The Walk-away: Direct mail has evolved with more options for unique targeting and creative designs to cut through the clutter. Walking to get your mail is still exciting when you get an unexpected delivery message in a unique way.

Packaging – The Frequently Overlooked Marketing Key

Every marketing student learns about the five “p’s” of marketing – Pricing, Place, Product, Promotion, and People. The missing “P” is packaging, which some will teach is part of Product, and others will claim is part of Promotion. Either way, it’s frequently the forgotten child of marketing that can spell business success or failure.

A key case in point is Coca-Cola. Without a doubt, Coke is always discussed in conversations about great brands. Recently, the story of Coke was featured on CBS Sunday Morning, itself a perennial news brand. As the story goes, Coca-Cola was so successful, that me-too products popped up around the globe. In a marketing meeting, Coke executives realized their brand franchise was in danger, and decided to invent brand packaging – the now iconic coke bottle – so that even in the dark, by feel alone, a consumer would know “the real thing” from a substitute. When aluminum cans became the norm, color became a larger concern for differentiating the brand, and Coke’s “red” became another text-book marketing example of the importance of color in serious brand management.

How does this apply to you if you’re a small to mid-sized business not of Coke caliber? Don’t underestimate packaging as a key differentiating factor. Packaging means everything from how you label your business to how you package your goods and services. Consider these examples:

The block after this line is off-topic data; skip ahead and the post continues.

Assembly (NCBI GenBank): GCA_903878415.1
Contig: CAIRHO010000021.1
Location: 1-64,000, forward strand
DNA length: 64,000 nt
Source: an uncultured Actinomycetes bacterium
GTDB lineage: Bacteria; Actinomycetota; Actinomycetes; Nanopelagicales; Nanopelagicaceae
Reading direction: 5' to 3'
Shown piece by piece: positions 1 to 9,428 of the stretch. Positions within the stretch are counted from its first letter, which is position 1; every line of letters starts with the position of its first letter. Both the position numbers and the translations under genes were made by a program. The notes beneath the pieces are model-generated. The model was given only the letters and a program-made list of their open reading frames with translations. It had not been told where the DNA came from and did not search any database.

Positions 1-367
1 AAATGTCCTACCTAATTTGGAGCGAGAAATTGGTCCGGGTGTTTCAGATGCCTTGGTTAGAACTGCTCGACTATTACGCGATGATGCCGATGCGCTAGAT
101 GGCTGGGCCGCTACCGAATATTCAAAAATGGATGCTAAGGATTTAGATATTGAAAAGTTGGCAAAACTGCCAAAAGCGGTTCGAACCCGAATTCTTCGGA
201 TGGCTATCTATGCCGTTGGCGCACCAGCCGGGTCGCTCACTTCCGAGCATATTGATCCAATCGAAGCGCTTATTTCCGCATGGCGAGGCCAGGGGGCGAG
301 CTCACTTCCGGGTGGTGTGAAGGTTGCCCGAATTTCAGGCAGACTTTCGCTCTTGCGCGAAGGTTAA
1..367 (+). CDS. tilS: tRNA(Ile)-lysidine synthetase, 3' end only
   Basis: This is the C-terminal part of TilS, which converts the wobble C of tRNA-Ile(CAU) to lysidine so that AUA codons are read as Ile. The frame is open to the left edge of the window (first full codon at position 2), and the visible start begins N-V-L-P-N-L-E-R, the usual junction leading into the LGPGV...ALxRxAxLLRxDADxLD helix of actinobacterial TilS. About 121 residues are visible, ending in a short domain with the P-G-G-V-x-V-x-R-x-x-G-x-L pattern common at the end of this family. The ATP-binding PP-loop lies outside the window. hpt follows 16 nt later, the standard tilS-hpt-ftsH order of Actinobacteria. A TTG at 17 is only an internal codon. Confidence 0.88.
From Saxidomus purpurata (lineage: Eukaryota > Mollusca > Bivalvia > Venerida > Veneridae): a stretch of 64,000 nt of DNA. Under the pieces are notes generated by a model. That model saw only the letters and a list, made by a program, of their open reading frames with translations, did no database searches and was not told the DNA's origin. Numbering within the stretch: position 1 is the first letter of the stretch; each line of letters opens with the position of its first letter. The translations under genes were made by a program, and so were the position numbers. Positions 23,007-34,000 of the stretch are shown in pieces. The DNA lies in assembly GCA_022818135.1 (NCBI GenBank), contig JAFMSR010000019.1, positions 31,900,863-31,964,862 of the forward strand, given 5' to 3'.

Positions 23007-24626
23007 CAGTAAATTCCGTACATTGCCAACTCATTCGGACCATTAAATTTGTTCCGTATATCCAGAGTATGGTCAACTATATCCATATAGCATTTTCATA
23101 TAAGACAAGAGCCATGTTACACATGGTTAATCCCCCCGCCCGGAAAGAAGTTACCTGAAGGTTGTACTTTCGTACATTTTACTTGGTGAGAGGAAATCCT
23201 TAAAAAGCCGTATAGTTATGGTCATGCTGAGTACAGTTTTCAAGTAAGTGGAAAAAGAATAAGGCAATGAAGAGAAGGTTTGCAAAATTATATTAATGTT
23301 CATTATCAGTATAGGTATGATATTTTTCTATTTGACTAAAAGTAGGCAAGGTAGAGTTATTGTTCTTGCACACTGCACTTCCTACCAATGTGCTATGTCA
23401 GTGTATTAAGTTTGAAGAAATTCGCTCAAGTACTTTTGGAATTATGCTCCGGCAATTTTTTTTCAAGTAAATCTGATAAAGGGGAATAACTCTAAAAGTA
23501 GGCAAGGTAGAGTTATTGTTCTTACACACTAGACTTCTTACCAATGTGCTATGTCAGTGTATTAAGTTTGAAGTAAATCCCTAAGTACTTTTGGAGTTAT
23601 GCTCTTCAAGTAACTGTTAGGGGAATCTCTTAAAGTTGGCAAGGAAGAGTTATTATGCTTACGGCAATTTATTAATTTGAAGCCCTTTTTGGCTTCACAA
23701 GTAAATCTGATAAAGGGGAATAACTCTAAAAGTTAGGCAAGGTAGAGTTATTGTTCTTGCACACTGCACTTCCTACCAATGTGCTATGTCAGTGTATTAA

• Where The Art Is – This party decorations firm located in Paramus, NJ was literally started out of a garage. The decorations are unique and memorable, with many centerpieces kept for years to come in the homes of the guests and/or hosts. Under each piece is the company’s label with contact information. If you want a party decorator years later, you’ll be able to find Where The Art Is due to a simple packaging label.
  • Chico’s – Now a well known women’s wear franchise, the store endeared itself to women through a wrinkle-free travel line that was also figure forgiving. Priced high, consumers don’t feel cheated as each purchase is carefully wrapped generously in beautiful tissue paper and each bag is tied off with rainbow ribbons. Both touches are not necessary and add extra expense, but both are part of the Chico’s experience and brand.
  • Two Tin Crows – This unique gift store in Northfield, NJ (outside of Atlantic City), makes sure that gifts are beautifully wrapped using bags folded just so. It’s a simple technique, but one done exquisitely by the owner. It takes the added expense of gift wrapping off the consumer and makes the purchase that much easier. The point of these three examples is that it only takes a little extra effort to make your packaging work wonders for you as a differentiating value proposition.

The Walk-away: Take a look at your packaging, from your windows to your logo. Are you doing all you can to put your best look — if not foot — forward? Packaging is a Key “P” in Marketing.